[Ben Krasnow] is back, and this time he’s tearing down a kilowatt hour meter (kWh). While not as exciting as making aerogel at home, or a DIY scanning electron microscope, [Ben’s] usual understated style of explaining things makes a complex topic simple to digest.
These old mechanical meters have been a staple on the sides of houses and businesses since the dawn of commercial power. We always thought the meters were a basic electric motor. Based upon [Ben’s] explanation though, these meters are a complex dance of electromagnetic fields. Three coils create magnetic fields near an aluminum disk. This creates eddy currents in the disk resulting in a net torque. The disk spins, turning a clockwork and advancing the dials.
Why three coils? One is a high turn high gauge voltage coil, and the other two are low turn low gauge current coils. The voltage coil has to be phase shifted 90 degrees to create the proper torque on the disk. Confused yet? Watch the video! [Ben] does a much better job explaining the field interactions than we could ever do in text.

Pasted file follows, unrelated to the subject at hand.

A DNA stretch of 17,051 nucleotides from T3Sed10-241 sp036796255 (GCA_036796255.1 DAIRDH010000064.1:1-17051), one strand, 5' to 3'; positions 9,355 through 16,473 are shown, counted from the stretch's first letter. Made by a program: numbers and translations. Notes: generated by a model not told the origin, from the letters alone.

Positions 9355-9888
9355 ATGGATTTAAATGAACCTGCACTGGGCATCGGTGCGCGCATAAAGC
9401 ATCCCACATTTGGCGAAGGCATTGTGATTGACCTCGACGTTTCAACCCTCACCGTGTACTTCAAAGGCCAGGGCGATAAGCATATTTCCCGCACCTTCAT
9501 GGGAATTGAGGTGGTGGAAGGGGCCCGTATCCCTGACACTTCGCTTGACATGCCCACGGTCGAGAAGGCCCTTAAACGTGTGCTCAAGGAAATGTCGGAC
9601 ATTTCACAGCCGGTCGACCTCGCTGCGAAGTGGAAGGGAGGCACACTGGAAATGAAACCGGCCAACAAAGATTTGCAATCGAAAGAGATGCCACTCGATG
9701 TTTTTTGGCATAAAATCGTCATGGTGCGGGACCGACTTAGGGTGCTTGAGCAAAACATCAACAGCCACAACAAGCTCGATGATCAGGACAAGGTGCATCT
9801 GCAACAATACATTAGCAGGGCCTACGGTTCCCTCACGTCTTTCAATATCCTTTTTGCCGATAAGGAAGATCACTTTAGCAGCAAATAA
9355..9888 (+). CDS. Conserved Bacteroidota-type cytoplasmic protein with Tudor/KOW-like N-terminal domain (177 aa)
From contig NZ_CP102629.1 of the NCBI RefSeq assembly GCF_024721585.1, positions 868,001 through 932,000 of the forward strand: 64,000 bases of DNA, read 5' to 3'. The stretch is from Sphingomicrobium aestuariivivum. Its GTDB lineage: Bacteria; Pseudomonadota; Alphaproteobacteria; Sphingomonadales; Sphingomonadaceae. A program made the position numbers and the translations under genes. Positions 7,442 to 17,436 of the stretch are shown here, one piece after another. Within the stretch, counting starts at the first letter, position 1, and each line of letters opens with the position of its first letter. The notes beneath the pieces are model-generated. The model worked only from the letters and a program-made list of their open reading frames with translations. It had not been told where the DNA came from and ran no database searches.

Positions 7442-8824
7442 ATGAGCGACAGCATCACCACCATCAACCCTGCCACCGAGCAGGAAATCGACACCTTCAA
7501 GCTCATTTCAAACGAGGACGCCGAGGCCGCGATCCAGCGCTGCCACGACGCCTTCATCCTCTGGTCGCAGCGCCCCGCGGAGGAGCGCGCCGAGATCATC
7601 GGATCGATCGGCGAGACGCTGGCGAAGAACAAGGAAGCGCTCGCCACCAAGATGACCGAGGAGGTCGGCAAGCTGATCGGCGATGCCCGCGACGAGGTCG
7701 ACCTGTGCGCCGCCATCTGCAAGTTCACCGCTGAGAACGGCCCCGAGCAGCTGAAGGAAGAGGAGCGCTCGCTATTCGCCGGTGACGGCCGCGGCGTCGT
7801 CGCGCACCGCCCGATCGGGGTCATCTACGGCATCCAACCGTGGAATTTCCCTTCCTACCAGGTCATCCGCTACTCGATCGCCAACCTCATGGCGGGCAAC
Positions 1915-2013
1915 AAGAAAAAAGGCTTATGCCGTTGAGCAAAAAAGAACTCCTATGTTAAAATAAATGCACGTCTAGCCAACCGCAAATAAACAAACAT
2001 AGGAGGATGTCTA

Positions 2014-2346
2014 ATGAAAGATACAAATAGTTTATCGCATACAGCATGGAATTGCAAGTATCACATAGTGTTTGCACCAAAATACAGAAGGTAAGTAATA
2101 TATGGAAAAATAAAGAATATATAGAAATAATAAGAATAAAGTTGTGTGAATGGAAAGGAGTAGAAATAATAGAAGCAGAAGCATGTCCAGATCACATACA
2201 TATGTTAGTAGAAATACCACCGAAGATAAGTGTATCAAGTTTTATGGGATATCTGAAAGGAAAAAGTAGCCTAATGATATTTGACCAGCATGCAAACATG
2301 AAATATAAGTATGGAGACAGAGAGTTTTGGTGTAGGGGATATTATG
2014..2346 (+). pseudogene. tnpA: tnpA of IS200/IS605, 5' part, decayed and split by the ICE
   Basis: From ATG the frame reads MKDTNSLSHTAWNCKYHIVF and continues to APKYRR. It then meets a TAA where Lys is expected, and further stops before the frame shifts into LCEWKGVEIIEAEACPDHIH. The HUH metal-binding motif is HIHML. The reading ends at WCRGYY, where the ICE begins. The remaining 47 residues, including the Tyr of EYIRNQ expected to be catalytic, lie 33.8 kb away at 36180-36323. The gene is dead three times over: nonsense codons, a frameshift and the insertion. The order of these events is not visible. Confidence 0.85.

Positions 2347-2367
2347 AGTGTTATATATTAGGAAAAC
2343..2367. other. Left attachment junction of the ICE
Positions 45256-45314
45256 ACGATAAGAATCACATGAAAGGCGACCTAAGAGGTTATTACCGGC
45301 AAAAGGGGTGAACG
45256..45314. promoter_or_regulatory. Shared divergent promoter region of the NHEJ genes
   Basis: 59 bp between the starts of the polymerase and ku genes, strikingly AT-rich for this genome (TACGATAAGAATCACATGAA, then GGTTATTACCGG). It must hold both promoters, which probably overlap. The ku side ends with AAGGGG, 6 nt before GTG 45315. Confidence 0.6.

One interesting point is the fact that the disk is so tightly balanced that a small “anti-creep hole” is used to disrupt the eddy currents ever so slightly. This hole keeps the disk from slowly turning when no load is being placed on the meter.
[Ben] doesn’t mention the old tales of stopping electric meters. We all remember those ads in the back of PopSci and other magazines. While impractical, apparently some of the meter stopping techniques do work. It should be noted though that power companies will notice changes in a given customer’s electric consumption, so we can’t recommend trying that one at home.